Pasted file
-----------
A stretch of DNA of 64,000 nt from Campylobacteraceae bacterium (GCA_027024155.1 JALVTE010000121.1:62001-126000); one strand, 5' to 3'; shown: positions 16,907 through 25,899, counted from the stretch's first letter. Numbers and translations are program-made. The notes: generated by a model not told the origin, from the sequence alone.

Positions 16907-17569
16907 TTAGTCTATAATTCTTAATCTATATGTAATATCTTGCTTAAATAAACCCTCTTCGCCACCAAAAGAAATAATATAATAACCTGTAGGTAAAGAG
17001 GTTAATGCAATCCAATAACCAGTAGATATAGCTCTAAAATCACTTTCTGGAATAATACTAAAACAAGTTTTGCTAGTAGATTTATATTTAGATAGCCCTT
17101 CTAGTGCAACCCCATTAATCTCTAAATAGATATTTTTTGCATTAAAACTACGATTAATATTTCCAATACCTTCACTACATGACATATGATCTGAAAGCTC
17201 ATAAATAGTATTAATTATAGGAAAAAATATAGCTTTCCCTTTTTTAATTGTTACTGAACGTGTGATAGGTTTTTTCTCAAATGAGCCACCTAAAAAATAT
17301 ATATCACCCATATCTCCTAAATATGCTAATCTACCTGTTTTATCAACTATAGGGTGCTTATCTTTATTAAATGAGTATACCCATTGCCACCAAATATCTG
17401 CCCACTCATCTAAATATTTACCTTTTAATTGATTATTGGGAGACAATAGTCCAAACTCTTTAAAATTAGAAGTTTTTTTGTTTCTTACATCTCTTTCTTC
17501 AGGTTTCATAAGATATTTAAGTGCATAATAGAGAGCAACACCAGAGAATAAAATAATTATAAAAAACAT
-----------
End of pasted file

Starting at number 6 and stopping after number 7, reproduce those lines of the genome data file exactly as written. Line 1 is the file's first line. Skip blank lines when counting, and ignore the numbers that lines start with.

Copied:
17201 ATAAATAGTATTAATTATAGGAAAAAATATAGCTTTCCCTTTTTTAATTGTTACTGAACGTGTGATAGGTTTTTTCTCAAATGAGCCACCTAAAAAATAT
17301 ATATCACCCATATCTCCTAAATATGCTAATCTACCTGTTTTATCAACTATAGGGTGCTTATCTTTATTAAATGAGTATACCCATTGCCACCAAATATCTG